Dutch prosecutors are to investigate the deaths of 34 boys in a Catholic institute for the mentally disabled in the 1950s _ the latest probe in a long-running inquiry into sexual abuse in the church.
Prosecutors said Tuesday they are opening a criminal investigation into the "possibly suspicious" number of deaths over a three-year period "in view of the extent of the matter and the impact such matters have on society."
The unusually high death rate was uncovered in church archives by an independent commission investigating sexual abuse allegations in the Catholic Church. A prosecution statement gave no indication how the boys died.
Prosecutors warned, however, that if criminal activity is uncovered the statute of limitations will apply to any suspects.
The Roermond Diocese _ where the institute was based _ issued a statement saying it could not comment on the investigation, but welcomed the probe, saying it was in line with the diocese's policy of reporting such matters to prosecutors if necessary.
The deaths occurred in a former Roman Catholic boarding school and social workshop for the mentally disabled in the town of Heel in the southern Netherlands.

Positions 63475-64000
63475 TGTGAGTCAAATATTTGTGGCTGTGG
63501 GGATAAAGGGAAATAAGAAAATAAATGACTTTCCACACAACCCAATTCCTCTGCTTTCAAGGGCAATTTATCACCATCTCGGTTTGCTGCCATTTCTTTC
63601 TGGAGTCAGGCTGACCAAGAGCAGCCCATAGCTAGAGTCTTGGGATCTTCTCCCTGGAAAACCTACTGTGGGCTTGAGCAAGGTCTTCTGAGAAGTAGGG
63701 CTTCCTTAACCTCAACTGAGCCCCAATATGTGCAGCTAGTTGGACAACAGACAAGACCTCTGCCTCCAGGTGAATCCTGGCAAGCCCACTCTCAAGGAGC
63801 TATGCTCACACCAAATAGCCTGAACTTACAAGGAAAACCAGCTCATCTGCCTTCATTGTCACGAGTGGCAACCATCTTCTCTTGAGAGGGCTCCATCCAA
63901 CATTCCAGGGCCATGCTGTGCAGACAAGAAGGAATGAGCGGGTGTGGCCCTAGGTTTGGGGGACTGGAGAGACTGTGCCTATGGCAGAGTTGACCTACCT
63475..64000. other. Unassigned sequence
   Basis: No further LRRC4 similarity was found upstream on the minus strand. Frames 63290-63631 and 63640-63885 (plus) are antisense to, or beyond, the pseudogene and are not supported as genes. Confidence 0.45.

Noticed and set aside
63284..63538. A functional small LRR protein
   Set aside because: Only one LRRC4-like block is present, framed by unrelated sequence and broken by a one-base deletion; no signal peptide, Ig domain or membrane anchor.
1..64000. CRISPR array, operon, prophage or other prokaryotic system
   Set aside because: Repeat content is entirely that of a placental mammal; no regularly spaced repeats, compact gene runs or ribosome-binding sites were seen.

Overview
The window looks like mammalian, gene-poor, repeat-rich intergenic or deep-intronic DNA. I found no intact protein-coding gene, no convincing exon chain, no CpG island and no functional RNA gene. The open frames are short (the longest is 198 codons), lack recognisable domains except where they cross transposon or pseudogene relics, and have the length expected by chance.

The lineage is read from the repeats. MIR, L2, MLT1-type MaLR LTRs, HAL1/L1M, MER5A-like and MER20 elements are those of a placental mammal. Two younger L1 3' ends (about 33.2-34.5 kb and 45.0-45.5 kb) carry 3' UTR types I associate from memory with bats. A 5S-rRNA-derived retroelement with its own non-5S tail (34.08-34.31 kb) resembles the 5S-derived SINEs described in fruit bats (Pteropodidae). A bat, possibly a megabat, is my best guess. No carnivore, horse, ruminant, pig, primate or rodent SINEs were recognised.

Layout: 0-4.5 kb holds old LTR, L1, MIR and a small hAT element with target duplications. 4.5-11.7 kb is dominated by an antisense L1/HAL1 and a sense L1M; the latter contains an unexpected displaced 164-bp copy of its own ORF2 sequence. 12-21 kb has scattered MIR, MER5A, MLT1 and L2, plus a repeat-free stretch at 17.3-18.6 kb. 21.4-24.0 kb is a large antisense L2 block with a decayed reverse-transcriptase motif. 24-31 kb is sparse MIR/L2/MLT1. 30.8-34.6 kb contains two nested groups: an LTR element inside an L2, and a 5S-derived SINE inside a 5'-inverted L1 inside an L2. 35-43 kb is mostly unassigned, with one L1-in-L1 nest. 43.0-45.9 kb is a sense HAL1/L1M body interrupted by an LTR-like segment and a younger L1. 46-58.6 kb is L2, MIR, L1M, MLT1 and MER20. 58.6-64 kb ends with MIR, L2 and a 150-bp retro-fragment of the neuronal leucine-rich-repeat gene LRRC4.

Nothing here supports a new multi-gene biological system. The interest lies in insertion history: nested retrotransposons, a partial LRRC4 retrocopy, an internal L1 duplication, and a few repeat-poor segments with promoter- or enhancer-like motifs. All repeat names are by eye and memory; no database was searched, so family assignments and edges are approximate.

The case concerns "34 boys under 18 who died in the years 1952, 1953 and 1954," prosecutors said.
The commission, led by former government minister Wim Deetman, said it could make no comment because of the ongoing investigation.
Investigators said they have informed the dead boys' next of kin _ when they could be tracked down and were still alive. Prosecutors did not say how many relatives they had spoken to.
"Further investigation will also be aimed at hearing the people involved," prosecutors said without elaborating. "Depending on the results, it will be decided at a later stage whether a more extensive investigation is necessary."
Deetman's commission is investigating some 2,000 sex abuse allegations. It is expected to present its final report by year's end.